NARRATION: Prop 13 struck a nerve with voters.
MARK PAUL: They rolled the dice. The elites told them that this would be a catastrophe, and people just didnt care.
ARCHIVAL (CBS, 5-30-78):CORRESPONDENT: They want to see politicians punished and spending cut.
NARRATION:On June 6, 1978, Proposition 13 won in a landslide.
ARCHIVAL (KPBS, 6-23-78):HOWARD JARVIS: We the taxpayers have spoken.We have made clear our goals.Now we are watching you. It is your responsibility to make Prop 13 work.
NARRATION: The state got the message.
ARCHIVAL (NBC, 6-16-78):JERRY BROWN: We have only three weeks to act. Three weeks to decide multi-billion dollars of fiscal questions.
ARCHIVAL (CBS, 6-15-78):Most school districts have already announced there will be no summer school this year. Not since the depression years of the 30s has summer school been cancelled in California.
NARRATION: Jarvis shrugged off the pending cuts.
MARK PAUL: Eliminating summer school he said, thats just babysitting. Art and music and the rest of it he just said those were frills.
ARCHIVAL (NBC, 6-16-78):HOWARD JARVIS: The most important thing in this country is not the school system, nor the police department nor the fire department the right to preserve the right to have property in this country, the right to have a home in this country, thats important.
NARRATION: As California struggled to meet its bills, the architect of Prop 13 became a national sensation spreading the gospel of tax-cutting.
MARK PAUL: Not many people of Howard Jarvis background end up with their face on the cover of national magazines like Time and etc. It made him a celebrity.
ARCHIVAL (PROP 2 ADVERTISEMENT, 2010):Pigs could stretch their limbs out,if you check the box for yes.
NARRATION: Prop 13alsohad another effect. Whether it was this proposition sponsored by animal protection groups to make farm animals less confined it passed, or another initiative backed by millions from Texas-based oil companies which aimed to roll back Californias pro green climate change law it failed.
Voters have since used ballot initiatives like these to amend Californias laws more than 75 times.
KIM ALEXANDER (PRESIDENT, CALIFORNIA VOTER FOUNDATION): What Howard Jarvis and the taxpayers revolt showed us in the late 1970s was that you can tap into that popular sentiment, that public revolt, and use it to change the law.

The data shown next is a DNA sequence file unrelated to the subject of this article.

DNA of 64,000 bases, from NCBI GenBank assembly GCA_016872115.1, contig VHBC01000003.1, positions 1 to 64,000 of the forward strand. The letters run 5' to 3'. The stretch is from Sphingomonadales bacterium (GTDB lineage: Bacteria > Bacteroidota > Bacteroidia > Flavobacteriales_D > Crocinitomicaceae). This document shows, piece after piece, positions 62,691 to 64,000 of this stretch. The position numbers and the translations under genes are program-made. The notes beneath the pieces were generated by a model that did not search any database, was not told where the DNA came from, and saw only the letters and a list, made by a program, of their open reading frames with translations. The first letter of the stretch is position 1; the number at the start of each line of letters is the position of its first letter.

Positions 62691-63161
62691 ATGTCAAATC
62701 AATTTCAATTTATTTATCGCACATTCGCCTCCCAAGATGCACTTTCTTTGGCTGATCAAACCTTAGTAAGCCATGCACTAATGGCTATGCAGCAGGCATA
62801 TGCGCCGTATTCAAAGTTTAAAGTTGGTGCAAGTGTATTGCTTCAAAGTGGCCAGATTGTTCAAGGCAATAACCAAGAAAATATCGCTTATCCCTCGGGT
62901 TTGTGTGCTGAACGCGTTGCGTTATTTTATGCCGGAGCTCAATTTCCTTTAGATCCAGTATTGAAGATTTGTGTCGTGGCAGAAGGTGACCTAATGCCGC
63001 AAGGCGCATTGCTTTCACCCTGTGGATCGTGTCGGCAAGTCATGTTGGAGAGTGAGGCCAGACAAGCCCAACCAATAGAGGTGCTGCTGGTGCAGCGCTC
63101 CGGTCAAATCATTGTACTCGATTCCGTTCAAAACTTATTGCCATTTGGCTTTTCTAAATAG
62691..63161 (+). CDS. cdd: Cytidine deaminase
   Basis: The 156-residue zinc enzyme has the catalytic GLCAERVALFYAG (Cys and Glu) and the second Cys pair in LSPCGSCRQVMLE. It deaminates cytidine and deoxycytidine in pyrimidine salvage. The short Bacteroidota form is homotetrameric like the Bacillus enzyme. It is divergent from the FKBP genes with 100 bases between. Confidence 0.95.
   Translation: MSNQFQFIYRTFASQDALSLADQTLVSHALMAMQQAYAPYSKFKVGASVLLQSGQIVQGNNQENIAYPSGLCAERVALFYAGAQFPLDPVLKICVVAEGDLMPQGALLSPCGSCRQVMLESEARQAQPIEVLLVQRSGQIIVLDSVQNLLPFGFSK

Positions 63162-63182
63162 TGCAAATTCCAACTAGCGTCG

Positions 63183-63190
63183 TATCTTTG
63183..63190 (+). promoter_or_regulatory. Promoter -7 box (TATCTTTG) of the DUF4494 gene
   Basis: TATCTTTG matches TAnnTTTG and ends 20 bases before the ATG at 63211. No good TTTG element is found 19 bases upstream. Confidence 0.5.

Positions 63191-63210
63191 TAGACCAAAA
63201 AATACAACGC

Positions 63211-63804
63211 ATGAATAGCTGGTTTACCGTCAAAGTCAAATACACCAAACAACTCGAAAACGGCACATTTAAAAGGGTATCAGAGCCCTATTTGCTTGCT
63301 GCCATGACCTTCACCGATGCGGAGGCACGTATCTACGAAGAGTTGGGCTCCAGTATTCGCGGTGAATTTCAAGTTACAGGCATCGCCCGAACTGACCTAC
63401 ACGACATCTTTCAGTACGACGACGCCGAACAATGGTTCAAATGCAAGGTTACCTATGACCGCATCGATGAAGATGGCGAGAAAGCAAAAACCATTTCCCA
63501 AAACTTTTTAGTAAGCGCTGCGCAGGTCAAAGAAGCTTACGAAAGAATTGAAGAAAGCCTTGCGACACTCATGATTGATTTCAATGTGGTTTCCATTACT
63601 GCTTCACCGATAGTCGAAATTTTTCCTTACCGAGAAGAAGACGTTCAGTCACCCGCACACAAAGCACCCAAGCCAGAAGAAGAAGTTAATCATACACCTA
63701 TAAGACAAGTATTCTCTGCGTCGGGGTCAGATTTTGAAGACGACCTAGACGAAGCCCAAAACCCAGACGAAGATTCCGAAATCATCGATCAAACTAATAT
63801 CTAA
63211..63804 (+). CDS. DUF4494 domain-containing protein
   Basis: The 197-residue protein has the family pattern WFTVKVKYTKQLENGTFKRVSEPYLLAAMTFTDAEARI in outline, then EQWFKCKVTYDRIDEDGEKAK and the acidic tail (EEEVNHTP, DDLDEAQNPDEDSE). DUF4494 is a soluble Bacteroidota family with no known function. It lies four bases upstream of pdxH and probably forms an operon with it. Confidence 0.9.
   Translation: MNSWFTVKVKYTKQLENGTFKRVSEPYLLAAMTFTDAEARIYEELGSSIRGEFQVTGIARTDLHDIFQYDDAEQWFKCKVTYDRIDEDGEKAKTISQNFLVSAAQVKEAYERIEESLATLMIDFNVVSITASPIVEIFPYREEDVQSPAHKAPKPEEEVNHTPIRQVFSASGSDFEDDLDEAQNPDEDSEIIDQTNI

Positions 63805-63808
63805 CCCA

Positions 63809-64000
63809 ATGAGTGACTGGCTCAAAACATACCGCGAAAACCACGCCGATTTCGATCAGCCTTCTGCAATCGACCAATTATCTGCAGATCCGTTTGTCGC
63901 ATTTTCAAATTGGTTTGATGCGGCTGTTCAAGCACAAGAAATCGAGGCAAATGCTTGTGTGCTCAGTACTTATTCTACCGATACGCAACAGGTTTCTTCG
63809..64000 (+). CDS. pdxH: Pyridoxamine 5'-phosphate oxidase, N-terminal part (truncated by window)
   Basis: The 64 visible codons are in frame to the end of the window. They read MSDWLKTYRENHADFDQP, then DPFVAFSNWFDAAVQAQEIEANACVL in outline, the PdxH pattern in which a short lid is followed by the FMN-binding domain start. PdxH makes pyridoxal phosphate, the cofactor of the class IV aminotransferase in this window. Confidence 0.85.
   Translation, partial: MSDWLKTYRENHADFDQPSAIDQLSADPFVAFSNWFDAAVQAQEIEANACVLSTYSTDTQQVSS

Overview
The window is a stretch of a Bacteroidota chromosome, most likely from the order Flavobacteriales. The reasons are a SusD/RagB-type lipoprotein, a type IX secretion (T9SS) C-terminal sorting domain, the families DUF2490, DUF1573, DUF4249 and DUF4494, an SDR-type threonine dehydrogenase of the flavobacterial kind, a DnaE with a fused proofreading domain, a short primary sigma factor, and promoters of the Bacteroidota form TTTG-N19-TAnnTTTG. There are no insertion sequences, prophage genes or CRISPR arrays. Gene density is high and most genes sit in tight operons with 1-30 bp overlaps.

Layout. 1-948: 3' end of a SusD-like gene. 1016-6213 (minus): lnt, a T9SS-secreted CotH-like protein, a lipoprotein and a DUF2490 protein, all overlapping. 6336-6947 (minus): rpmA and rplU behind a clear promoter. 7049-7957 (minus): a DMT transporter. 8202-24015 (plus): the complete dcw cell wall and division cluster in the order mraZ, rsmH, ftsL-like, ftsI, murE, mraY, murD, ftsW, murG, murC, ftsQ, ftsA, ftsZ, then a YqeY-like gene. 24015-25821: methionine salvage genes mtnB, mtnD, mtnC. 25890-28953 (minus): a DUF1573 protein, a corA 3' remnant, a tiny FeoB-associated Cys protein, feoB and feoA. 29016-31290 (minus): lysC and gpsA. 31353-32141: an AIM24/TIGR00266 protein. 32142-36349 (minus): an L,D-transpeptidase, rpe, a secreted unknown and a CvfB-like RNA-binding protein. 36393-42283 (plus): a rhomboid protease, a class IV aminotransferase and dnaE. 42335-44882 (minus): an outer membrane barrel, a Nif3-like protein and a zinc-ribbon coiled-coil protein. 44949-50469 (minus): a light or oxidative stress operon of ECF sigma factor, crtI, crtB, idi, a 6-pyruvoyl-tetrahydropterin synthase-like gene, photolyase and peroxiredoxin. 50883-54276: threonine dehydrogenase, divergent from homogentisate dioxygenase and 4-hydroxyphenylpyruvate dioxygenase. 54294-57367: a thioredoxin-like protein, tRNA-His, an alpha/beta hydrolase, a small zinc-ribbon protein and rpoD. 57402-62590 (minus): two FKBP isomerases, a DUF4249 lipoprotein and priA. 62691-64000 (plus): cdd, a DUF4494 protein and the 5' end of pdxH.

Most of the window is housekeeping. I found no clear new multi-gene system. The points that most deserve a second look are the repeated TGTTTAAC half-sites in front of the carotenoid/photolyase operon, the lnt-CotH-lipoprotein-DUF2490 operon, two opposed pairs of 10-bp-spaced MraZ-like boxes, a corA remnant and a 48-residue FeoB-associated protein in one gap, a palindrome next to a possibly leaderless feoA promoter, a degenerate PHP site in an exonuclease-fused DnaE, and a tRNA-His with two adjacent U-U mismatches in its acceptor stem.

MARK PAUL: In California anyone with a couple million dollars and an idea can get a measure on the ballot with a chance of getting it passed.
NARRATION: While there have been scores of citizens initiatives in California, nothing has had more lasting influence than Prop 13.
The tax-cutting measure has kept rates low, saving property owners billions and allowing many to hold onto their homes.
But critics say it has also contributed to economic problems.
ARCHIVAL (NBC, NIGHTLY NEWS, 1-10-08):BRIAN WILLIAMS: Today Governor Arnold Schwarzenegger came out with a budget plan that cuts almost everything in sight to make up a staggering deficit there.
TOM HAYDEN: People that think elections dont matter have to weigh carefully what happened with Prop 13. Were still living with the consequences.
ANTONIO VILLARAIGOSA (MAYOR, LOS ANGELES, 2005-13): Ive seen what its done to our schools. We used to be in the top five in per pupil spending.Today, were closer to the bottom.
TOM HAYDEN: We have hundreds of thousands and millions of parents whose children suffered an inadequate education as a result of those schools being cut.
NARRATION: Jennifer Bestor, a mom and school volunteer who lives in Silicon Valley, used 2014 property tax data to explore the impact of Prop 13.
JENNIFER BESTOR (VOLUNTEER RESEARCH DIRECTOR, EDUCATE OUR STATE): This is a property that always interests me because weve got a Walgreens, weve got an Unamas, weve got a Starbucks.
NARRATION: Under Prop 13, property ownerswho hold property for a long time still pay taxes tied to the original purchase price, regardless of the current market value.
Bestor says that means owners with similar properties contribute disparate amounts, with some paying much less tax.
JENNIFER BESTOR: Weve got about 15,000 square feet of space. And its only paying $9,337 a year in property tax.Im not an assessor but I would expect to pay about $75,000 or more a year in property taxes. Essentially, theyre getting a $65,000 free ride. Which I tend to think of this in terms of school kids.Wow, thats six and a half kids who could be educated for the amount of money that theyre escaping.
NARRATION: Property taxes are supposed to reset to market value when a property is sold. But loopholes have allowed some commercial properties to keep these low tax rates regardless.
In 2011, when Jerry Brown became Californias governor again, 36 years after his first term, he proposed a new tax on high earners asa temporary fix to help fund schools.
ARCHIVAL, (PROP 30 COMMERCIAL, 10-14-12 ):JERRY BROWN: For Californias future, vote yes on 30. KIDS: Yay!!!
KIM ALEXANDER: And he asked people, Ive got this idea.Rally around me. And he had a vehicle that allowed people to rally around him, and he put it on the ballot and they got to vote. And they did rally around him.
NARRATION: But Prop 30s wealth tax was only a band-aid,sunsetting in 2018, unless extended by voters. Critics say an overhaul of Prop 13 that would limit its benefits to homeowners remains part of the solution to Californias budget woes.
ANTONIO VILLAIRAIGOSA: What we have right now is broken and we have to fix it, and we need leaders who have the courage to stand up and say, Hey, look.Why cant we have a rational discussion?This isnt working.
NARRATION: Howard Jarvis died in 1986. But Fox says that any attempt to roll back Prop 13 would still make his old boss, and most California homeowners, mad as hell.
JOEL FOX: Wed fly back into Los Angeles. And when you fly into Los Angeles, to LAX, and you come down and there are thousands of homes. And Howard would be looking out the window more than once, and he said, I saved a lot of people their homes.